Council made right decision on Arrowdale
Kudos to Brantford’s mayor and city council for making the only right decision regarding the sale of
Arrowdale Golf Course.
The compromise of keeping several acres for a park and playground was a bonus as there will still be green space for community use.
I find it difficult to believe the entitlement members of Arrowdale feel compared to the hundreds of people who cannot find affordable housing in Brantford.
I am a senior and, fortunately, became an adult in probably the best years, the 1960s and forward.
The last few years I have been astonished by the rise in prices of food, housing, services, and just about everything. I see how much my grocery bill is for two and wonder how a family of four or five can afford to buy healthy groceries, pay rent or make mortgage payments, or buy a used car. The cost of living has gone through the roof for many.
How the few members of Arrowdale seem to feel their loss would be greater than young people and families trying to obtain decent living accommodations are amazing. There are several golf courses in or near Brantford.
Perhaps the members feel this is “their club”; small group who have golfed there for years. Well, nothing lasts forever. It is time the city stopped subsiding a venue that attracts a membership of less than 200 and shows, not a profit to the city, but a loss in operations and a loss of potential property taxes if the property were not sold.
So basically, what it amounts to, is all taxpayers are keeping Arrowdale afloat for about 170 taxpayers out of 90,000 plus. It is not economically feasible for the city to maintain a large piece of property for the enjoyment of a few when so many cannot afford to rent or purchase decent housing.
It is time young adults, who cannot afford a college or university education or those that may be fortunate to acquire post-secondary education have a decent chance to enjoy a good life in their own home.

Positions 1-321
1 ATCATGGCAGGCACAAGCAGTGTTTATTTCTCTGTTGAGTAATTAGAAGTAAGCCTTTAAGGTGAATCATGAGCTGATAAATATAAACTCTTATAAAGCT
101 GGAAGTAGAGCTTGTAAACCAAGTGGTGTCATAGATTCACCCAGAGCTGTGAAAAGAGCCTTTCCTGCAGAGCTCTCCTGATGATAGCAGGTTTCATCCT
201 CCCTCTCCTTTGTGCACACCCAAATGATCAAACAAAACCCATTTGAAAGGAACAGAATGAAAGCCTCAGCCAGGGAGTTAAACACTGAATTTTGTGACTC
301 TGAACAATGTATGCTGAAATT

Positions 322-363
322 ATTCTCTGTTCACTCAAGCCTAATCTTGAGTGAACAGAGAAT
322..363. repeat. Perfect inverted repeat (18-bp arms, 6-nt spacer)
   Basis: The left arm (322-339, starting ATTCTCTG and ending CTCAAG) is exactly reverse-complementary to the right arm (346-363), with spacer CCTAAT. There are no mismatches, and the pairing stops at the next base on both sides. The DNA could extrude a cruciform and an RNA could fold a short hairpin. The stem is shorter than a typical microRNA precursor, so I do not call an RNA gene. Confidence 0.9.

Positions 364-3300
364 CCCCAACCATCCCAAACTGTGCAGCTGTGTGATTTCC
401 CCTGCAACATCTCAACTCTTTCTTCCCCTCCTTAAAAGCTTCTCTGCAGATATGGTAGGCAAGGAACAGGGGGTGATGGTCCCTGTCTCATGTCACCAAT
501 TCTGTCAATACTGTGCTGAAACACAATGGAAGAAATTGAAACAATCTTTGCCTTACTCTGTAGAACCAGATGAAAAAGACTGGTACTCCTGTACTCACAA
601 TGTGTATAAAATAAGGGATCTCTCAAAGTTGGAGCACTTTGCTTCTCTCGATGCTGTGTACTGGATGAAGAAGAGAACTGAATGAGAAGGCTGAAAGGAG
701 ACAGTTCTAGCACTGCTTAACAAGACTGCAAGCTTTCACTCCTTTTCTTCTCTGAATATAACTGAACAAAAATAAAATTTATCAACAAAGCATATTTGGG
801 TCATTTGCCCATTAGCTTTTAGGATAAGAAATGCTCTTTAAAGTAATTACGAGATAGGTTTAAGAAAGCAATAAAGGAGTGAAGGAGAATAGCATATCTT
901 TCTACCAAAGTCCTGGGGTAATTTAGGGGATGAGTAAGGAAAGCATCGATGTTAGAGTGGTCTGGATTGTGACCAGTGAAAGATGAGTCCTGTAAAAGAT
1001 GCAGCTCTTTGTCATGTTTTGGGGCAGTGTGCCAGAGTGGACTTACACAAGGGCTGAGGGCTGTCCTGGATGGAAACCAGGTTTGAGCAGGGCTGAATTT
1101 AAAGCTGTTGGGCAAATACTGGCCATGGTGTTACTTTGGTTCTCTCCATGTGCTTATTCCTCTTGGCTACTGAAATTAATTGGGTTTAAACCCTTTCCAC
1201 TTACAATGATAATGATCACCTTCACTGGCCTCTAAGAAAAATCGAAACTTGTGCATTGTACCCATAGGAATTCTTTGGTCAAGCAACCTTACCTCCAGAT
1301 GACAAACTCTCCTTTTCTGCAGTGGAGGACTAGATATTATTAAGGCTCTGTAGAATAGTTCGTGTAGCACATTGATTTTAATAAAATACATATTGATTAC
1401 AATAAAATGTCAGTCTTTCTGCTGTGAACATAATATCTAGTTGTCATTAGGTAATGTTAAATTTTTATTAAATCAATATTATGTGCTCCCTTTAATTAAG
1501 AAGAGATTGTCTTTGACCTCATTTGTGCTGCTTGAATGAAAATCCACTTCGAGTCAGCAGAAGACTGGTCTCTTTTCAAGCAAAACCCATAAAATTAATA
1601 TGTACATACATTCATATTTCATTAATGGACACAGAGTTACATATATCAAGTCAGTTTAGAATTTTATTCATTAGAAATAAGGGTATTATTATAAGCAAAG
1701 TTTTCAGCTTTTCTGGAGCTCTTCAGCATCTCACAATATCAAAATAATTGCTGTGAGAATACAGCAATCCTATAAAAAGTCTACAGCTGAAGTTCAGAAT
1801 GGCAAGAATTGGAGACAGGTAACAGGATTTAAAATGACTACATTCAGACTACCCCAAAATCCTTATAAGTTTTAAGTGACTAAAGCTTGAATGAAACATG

Thank you Mayor Davis and city council for doing what is right.
Kudos also for the land transfer to the SPCA.
Listen to all experts
Premier Doug Ford has taken issue with the qualifications of the president of a teacher’s union because his degree in English literature does not qualify him as an “expert”.
As an English graduate myself, I’d like to point out that there are many lessons to learn from literature. I would direct Mr. Ford to the poem “The Charge of the Light Brigade” by Alfred, Lord Tennyson. The poem tells the story of a British light cavalry unit that was given faulty orders and was sent against a heavily defended artillery battery where the riders faced, “Cannon to right of them, cannon to left of them, Cannon in front of them.” The brigade was virtually annihilated because the soldiers lacked the defensive capabilities necessary to protect themselves.
Teachers’ unions are not acting out of malice. They simply want to make sure that educators have the best defenses in place to ensure they can do their job safely.
Sometimes the people who give the orders are not on the ground where they can truly see the face of each battle. A union leader who has been in a classroom as a teacher certainly has a type of expertise that should not be ignored.
The soldiers of the light brigade “knew someone had blundered”, but they still rode into battle. Teachers, including those who teach English literature, will do the same as they face COVID to the right, left and front, but it would be nicer to do it without facing digs from their elected leader.
Use funds only for affordable housing
Well, the fate of Arrowdale has been sealed. I salute Peter Sheere and the group Friends of Arrowdale for their hard, dedicated and relentless fight to save that beautiful space, whether it be a golf course or environmental space.
The Arrowdale group as well as the general public thought this issue was settled in 2016 when city council was unanimous in supporting Arrowdale and its maintenance with money being promised for the upkeep. Somehow those funds didn’t materialize for Arrowdale and city council managed to quietly slide the selling process through on Councillor Vanderstelt’s motion on Dec. 10/19 and ratified on Dec. 17/19.
The argument of affordable housing was pushed hard by councillors Wall and Vanderstelt for the sale and redevelopment of the property. Why the hard push for a vote at the busiest time of the year when people are focused on Christmas and holidays?
I must say this to the Friends of Arrowdale and Peter Sheere: Follow the money. Keep an eye on that $14 million and make sure it is not used for anything else except affordable housing.
To the city councilors: quit talking about affordable housing and start building. You have more than enough money.
Just a question to councillors Wall and Vanderstelt: What’s on the chopping block next? The Sanderson Centre perhaps?